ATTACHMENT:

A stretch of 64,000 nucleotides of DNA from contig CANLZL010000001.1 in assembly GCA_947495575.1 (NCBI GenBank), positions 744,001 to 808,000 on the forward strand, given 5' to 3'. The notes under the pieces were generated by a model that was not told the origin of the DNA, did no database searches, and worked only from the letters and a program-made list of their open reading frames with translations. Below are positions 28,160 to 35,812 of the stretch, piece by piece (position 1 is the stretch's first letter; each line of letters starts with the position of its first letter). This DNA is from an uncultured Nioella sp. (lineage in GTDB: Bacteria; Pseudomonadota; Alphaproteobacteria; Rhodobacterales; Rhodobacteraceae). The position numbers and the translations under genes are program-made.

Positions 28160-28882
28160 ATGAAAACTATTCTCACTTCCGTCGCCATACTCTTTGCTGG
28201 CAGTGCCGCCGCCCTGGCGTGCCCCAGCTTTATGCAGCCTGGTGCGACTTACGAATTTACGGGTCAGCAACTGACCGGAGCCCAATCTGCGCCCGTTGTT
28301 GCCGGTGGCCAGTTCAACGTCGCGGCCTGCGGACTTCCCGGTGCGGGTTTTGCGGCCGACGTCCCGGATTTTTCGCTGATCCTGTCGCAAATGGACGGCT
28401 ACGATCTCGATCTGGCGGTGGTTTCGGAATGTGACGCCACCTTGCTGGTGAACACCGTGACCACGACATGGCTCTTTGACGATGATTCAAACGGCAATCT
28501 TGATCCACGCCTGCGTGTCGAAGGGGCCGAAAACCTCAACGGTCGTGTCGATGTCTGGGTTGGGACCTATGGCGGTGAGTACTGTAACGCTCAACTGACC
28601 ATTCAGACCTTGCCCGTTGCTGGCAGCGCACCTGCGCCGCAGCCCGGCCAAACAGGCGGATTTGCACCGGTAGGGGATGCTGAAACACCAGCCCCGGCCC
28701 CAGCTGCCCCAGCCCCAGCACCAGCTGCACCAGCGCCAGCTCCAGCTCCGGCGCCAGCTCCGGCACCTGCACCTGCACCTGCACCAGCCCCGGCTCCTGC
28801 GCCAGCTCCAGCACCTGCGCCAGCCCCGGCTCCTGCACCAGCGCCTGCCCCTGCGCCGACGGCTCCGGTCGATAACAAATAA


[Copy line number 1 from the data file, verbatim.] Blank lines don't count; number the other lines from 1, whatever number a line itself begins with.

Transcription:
A stretch of 64,000 nucleotides of DNA from contig CANLZL010000001.1 in assembly GCA_947495575.1 (NCBI GenBank), positions 744,001 to 808,000 on the forward strand, given 5' to 3'. The notes under the pieces were generated by a model that was not told the origin of the DNA, did no database searches, and worked only from the letters and a program-made list of their open reading frames with translations. Below are positions 28,160 to 35,812 of the stretch, piece by piece (position 1 is the stretch's first letter; each line of letters starts with the position of its first letter). This DNA is from an uncultured Nioella sp. (lineage in GTDB: Bacteria; Pseudomonadota; Alphaproteobacteria; Rhodobacterales; Rhodobacteraceae). The position numbers and the translations under genes are program-made.